Carb cycling is a dietary tool that essentially uses a fasted and fed approach; however it is unique in that it focuses specifically on carbohydrate intake and not any other macronutrient.
It uses long periods of carbohydrate restriction coupled with short windows of carbohydrate referring (aka refeeds).
The theory behind this diet is similar to other diets that manipulate dietary carbohydrates in that they are attempting to leverage insulin signaling to maximize fat loss.
Carb cycling adopts a different approach from other diets like the ketogenic diet or other low carbohydrate diets by including periods of high carbohydrate intake.
Carb cycling is also referred to as the cyclic ketogenic diet as it uses periods of ketosis which are purported to have some health benefits.
History of Carb Cycling
From what we can gather carb cycling as it is currently thought of is believed to have been created and implemented by Franco Carlotto in the late 1980s or early 1990s. It was a riff off of both the high carbohydrate diet ideas that pervaded the bodybuilding scene and the low-carb diets that were beginning to gain popularity in some of the dieting circles.
It was the first attempt to blend several ideas into one diet that might take advantage of the benefits of different dietary approaches that were being implemented during the Golden Era of Bodybuilding. More recently, it has, for all intents and purposes, been repackaged into the modern day Carb Nite and Carb Backloading diets.
General Overview of Components and Main Principles of Carb Cycling
Carb cycling (AKA the cyclic ketogenic diet) typically prescribes 5-6 days of very low carbohydrate intake, usually less than 50 grams per day. On the 6th or 7th day there is a carbohydrate refeed day where carbohydrate intake increases up to 450-600 grams of carbohydrates while keeping fat intake incredibly low.
The goal of the refeed is to refill muscle glycogen levels, “recover” some potential down regulation of hormones that are affected during dieting, and carbohydrate restriction (e.g. thyroid hormone), and to help with mental aspect of restricting food to a substantial degree.
These refeed periods are critical aspects of the diet and are what set it apart both in practice and in theory from the ketogenic diet. They are designed to allow for periods of being well nourished from a carbohydrate perspective in order to allow for several days of high-intensity, high-volume training.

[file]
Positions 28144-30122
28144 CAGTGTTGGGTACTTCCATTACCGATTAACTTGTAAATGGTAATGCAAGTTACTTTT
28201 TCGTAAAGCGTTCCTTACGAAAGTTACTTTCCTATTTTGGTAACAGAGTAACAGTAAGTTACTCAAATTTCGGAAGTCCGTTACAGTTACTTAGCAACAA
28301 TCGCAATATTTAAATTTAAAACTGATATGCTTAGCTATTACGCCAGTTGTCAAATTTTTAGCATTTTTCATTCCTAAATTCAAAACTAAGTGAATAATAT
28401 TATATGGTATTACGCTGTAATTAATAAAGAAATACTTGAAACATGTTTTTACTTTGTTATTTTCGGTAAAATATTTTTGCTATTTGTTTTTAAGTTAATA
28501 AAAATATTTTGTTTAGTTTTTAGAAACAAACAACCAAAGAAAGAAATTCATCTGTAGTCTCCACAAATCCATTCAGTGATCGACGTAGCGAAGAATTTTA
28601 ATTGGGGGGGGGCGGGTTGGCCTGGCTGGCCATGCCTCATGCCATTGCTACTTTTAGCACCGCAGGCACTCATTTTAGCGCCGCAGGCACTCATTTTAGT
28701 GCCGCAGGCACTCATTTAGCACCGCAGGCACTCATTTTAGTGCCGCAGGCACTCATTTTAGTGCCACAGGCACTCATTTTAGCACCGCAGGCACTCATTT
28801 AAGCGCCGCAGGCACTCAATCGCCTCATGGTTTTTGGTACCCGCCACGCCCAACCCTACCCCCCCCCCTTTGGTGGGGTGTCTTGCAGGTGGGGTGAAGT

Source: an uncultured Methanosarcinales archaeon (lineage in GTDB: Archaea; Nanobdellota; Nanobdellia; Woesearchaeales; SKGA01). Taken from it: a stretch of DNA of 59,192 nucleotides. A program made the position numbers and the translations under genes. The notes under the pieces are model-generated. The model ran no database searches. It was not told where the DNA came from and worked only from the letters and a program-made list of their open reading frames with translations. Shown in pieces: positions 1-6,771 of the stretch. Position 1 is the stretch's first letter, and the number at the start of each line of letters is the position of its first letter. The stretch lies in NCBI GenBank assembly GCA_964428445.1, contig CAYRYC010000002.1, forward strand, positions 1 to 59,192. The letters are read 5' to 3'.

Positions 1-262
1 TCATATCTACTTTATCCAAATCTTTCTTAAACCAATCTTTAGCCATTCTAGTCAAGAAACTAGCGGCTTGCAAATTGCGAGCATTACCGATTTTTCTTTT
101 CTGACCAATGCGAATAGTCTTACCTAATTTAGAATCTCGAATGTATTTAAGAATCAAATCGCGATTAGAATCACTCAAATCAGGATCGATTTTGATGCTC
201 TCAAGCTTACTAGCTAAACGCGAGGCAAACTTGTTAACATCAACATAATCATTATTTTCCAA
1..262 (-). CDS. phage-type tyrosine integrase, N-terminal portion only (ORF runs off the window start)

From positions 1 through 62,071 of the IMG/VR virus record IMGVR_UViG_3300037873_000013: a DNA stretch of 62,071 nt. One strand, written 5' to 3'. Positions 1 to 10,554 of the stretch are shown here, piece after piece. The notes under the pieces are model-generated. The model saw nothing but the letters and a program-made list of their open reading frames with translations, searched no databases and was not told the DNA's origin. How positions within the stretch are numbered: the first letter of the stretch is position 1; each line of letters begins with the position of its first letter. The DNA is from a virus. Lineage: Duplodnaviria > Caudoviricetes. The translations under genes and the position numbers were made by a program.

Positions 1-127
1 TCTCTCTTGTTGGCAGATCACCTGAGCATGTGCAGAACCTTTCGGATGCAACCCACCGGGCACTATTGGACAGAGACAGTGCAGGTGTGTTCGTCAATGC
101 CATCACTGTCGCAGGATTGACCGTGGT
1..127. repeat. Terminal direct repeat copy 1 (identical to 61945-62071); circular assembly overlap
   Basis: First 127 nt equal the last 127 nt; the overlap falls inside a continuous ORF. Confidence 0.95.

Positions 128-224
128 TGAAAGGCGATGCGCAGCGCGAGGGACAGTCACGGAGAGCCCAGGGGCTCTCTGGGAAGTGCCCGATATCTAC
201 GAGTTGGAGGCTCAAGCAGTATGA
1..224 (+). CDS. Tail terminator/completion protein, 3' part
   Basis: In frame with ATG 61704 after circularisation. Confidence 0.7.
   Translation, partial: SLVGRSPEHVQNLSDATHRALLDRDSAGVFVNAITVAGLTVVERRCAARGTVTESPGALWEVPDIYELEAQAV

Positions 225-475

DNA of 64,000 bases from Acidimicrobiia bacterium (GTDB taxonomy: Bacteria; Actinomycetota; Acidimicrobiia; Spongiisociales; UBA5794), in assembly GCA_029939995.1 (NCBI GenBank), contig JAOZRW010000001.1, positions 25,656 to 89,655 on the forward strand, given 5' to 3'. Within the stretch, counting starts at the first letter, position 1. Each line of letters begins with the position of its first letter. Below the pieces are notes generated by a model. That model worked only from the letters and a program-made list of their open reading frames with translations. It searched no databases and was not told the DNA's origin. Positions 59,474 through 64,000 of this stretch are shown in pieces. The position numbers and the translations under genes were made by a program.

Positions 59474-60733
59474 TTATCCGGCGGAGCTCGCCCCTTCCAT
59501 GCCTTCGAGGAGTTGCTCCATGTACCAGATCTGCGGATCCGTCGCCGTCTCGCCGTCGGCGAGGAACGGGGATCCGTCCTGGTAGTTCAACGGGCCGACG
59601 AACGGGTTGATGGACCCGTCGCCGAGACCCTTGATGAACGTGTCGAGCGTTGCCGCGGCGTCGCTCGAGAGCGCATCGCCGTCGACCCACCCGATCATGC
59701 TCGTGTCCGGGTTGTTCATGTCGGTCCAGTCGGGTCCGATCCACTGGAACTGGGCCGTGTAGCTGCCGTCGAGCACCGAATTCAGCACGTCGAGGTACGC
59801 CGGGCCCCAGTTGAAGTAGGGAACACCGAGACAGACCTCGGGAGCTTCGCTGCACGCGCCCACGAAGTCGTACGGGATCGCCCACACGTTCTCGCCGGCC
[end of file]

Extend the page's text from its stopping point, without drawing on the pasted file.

In practice, this makes a much better approach to cutting, or periods of fat loss, for individuals with high training volume.
As canonically thought of, carb cycling does not prescribe rigid timing or frequency of meals. Some variations of carb cycling, such as Carb Nite or Carb Backloading suggest defined windows of consuming your daily carbohydrates, specifically in the evening.
These aspects of carb cycling have not been tested or proven in the scientific literature and currently remain “bro-lore”.
Carb cycling restricts the macronutrients (aka the quantity) of your diet quite extensively but not the quality. For 5-6 days a week one is required to keep their carbohydrate intake incredibly low, usually less than 50 grams per day. On the 6th or 7th day one is required to eat 450-600 grams of carbohydrates and keep fat intake quite low.
As carb cycling is usually a “macro-based” diet, it is often layered on top of an If It Fits Your Macros or Flexible Dieting paradigm. As such, carb cycling is typically not restrictive of food quality and does not generally prescribe lists of “do not eat” foods.
Does it Include Phases?
Carb cycling essentially includes two phases:
- The low carb phase
- The refeed phase.
The phases can differ person to person based on their individual situation. For some individuals, their low-carb/refeed day ratio looks like 5:1 or 6:1, whereas other individuals with higher training volumes may opt for a 4:1 or 3:1 ratio.
Who is it Best Suited For?
Carb cycling is best suited for people who are trying to control calorie intake and enjoy a low-carb dieting approach, but who also want to be able to train at a higher level. Typically, ketogenic diets reduce an individual’s training capacity and recovery capacity.
Carb cycling allows for several day windows of high muscle glycogen levels to maximize training and recovery that are typically not available to individuals utilizing a ketogenic diet approach.
How Easy is it to Follow?
In many respects, carb cycling is the “easier to follow” version of the ketogenic diet. Carb cycling allows for a mental break from carbohydrate restriction and allows for days of higher calorie intake to also help curb some of the issues that arise during dieting.